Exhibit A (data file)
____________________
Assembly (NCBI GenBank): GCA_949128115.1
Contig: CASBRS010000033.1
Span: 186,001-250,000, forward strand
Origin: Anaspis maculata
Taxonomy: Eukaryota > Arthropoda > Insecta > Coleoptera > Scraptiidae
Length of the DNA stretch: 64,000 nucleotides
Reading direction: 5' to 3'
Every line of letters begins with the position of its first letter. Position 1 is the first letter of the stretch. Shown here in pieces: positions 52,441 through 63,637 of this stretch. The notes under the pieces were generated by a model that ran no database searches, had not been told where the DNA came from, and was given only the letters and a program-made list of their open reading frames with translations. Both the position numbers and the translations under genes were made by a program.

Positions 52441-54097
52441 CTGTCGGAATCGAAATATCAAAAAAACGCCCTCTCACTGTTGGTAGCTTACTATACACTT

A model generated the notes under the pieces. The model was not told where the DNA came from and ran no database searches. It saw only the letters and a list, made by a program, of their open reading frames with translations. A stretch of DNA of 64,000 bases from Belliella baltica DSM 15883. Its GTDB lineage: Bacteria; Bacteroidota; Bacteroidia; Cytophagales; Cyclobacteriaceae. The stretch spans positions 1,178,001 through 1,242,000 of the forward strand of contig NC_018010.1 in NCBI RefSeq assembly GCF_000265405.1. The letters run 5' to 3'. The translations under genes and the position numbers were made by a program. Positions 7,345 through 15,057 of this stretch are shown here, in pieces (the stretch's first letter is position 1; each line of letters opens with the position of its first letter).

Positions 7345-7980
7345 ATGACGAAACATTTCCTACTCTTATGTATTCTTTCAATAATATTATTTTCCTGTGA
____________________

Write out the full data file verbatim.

Assembly (NCBI GenBank): GCA_949128115.1
Contig: CASBRS010000033.1
Span: 186,001-250,000, forward strand
Origin: Anaspis maculata
Taxonomy: Eukaryota > Arthropoda > Insecta > Coleoptera > Scraptiidae
Length of the DNA stretch: 64,000 nucleotides
Reading direction: 5' to 3'
Every line of letters begins with the position of its first letter. Position 1 is the first letter of the stretch. Shown here in pieces: positions 52,441 through 63,637 of this stretch. The notes under the pieces were generated by a model that ran no database searches, had not been told where the DNA came from, and was given only the letters and a program-made list of their open reading frames with translations. Both the position numbers and the translations under genes were made by a program.

Positions 52441-54097
52441 CTGTCGGAATCGAAATATCAAAAAAACGCCCTCTCACTGTTGGTAGCTTACTATACACTT

A model generated the notes under the pieces. The model was not told where the DNA came from and ran no database searches. It saw only the letters and a list, made by a program, of their open reading frames with translations. A stretch of DNA of 64,000 bases from Belliella baltica DSM 15883. Its GTDB lineage: Bacteria; Bacteroidota; Bacteroidia; Cytophagales; Cyclobacteriaceae. The stretch spans positions 1,178,001 through 1,242,000 of the forward strand of contig NC_018010.1 in NCBI RefSeq assembly GCF_000265405.1. The letters run 5' to 3'. The translations under genes and the position numbers were made by a program. Positions 7,345 through 15,057 of this stretch are shown here, in pieces (the stretch's first letter is position 1; each line of letters opens with the position of its first letter).

Positions 7345-7980
7345 ATGACGAAACATTTCCTACTCTTATGTATTCTTTCAATAATATTATTTTCCTGTGA